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Only a dirt parking lot separates the Gay 90s bar from the Naco wall. Inside, the patrons are largely bilingual and have family ties on both sides of the line. Janet Warner, one of the bartenders, has lived here for years and is one of those fortunate souls who has found her place in the sun. But thanks to the racks of stadium lights along the wall, she has lost her nights, and laments the erasure of the brilliant stars that once hung over her life. She notes that sometimes Mexicans jump the new steel wall, come in for a beer, then jump back into Mexico. The bar began in the late 1920s as a casino and with the end of Prohibition added alcohol. The gambling continued until 1961, when a new county sheriff decided to clean up things. On the back wall are photographs of Ronald and Nancy Reagan when they'd stop by on their way to a nearby Mexican ranch.

The bar is one of only a handful of businesses left. The commercial street leading to the border is lined with defunct establishments, all dead because the U.S. government sealed the entry to Mexico after 9/11 and rerouted it to the east. Leonel Urcadez, 54, a handsome man who has owned the bar for decades, has mixed feelings about the wall. "You get used to it," he says. "When they first built it, it was not a bad idea—cars were crossing illegally from Mexico and the Border Patrol would chase them. But it's so ugly."

The two Nacos came into being in 1897 around a border crossing that connected copper mines in both nations. By 1901 a railroad linked the mines. A big miners' strike in 1906, one cherished by Mexicans as foreshadowing the revolution in 1910, saw troops from both nations facing each other down at the line. The town of Naco on the Mexican side changed hands many times during the actual revolution—at first the prize was revenue from the customs house. Later, when Arizona voted itself dry in 1915, the income came from the saloons. Almost every old house in Naco, Arizona, has holes from the gun battles. The Naco Hotel, with its three-foot (one meter) mud walls, advertised its bulletproof rooms.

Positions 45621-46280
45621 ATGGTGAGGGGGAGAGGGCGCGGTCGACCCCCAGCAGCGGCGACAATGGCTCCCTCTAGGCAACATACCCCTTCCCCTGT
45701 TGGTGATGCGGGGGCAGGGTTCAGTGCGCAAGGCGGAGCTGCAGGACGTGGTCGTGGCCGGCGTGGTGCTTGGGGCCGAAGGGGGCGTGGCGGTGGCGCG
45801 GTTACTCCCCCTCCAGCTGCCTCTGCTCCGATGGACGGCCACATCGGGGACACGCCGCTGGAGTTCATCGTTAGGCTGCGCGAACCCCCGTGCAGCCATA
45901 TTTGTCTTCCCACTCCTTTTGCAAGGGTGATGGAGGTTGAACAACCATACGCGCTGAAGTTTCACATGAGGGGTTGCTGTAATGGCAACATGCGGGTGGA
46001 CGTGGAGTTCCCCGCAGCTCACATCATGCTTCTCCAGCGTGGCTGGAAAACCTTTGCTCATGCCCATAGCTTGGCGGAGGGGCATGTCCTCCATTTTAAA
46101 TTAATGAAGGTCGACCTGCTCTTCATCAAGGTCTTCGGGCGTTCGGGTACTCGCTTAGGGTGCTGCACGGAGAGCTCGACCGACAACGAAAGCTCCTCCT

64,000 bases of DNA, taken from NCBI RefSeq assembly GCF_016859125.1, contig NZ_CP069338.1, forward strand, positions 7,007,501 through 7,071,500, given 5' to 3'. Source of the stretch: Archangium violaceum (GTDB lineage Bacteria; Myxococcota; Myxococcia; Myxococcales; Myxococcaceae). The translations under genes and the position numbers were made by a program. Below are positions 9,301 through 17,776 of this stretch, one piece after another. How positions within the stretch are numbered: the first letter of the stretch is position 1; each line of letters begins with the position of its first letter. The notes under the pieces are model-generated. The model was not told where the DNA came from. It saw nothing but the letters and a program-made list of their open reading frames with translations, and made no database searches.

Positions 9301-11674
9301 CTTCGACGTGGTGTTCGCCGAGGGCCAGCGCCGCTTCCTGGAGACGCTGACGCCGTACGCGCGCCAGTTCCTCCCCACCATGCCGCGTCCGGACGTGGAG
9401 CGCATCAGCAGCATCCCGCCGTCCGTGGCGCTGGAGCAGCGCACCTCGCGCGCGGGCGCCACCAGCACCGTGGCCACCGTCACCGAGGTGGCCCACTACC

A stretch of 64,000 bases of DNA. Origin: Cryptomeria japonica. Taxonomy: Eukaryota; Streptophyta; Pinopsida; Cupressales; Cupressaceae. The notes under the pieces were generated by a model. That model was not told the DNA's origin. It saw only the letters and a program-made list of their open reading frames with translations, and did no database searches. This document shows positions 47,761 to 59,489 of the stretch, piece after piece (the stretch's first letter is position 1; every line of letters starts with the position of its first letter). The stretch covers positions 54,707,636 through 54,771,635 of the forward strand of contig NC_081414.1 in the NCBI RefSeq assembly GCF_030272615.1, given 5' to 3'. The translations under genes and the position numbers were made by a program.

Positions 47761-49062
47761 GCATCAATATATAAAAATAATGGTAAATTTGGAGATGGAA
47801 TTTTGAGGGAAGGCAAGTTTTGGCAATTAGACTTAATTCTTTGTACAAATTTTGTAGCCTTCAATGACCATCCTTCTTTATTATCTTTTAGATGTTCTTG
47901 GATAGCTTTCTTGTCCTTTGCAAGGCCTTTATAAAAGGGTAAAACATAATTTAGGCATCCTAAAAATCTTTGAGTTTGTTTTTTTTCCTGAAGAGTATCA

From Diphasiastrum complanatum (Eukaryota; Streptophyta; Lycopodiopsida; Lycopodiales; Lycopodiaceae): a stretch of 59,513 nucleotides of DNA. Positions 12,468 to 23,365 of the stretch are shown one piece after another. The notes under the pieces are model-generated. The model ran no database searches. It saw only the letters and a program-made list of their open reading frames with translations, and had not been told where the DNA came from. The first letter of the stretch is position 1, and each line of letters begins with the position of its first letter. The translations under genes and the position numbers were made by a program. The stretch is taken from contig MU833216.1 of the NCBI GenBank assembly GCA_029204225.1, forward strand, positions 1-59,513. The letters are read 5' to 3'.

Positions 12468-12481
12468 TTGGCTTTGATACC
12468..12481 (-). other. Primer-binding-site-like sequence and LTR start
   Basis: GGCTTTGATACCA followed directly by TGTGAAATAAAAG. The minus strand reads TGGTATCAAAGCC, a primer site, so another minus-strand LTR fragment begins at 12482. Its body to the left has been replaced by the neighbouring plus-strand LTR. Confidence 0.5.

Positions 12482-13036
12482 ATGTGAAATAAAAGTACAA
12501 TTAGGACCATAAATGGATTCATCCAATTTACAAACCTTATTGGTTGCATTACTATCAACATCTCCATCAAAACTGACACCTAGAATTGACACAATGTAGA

The boundary between Mexico and the United States has always been zealously insisted upon by both countries. But initially Mexicans moved north at will. The U.S. patrols of the border that began in 1904 were mainly to keep out illegal Asian immigrants. Almost 900,000 Mexicans legally entered the United States to flee the violence of the revolution. Low population in both nations and the need for labor in the American Southwest made this migration a non-event for decades. The flow of illegal immigrants exploded after the passage of the North American Free Trade Agreement in the early 1990s, a pact that was supposed to end illegal immigration but wound up dislocating millions of Mexican peasant farmers and many small-industrial workers.

The result: Naco was overrun by immigrants on their way north. At night, dozens, sometimes hundreds, of immigrants would crowd into motel rooms and storage rental sheds along the highway. The local desert was stomped into a powder of dust. Naco residents found their homes broken into by desperate migrants. Then came the wall in 1996, and the flow of people spread into the high desert outside the town.

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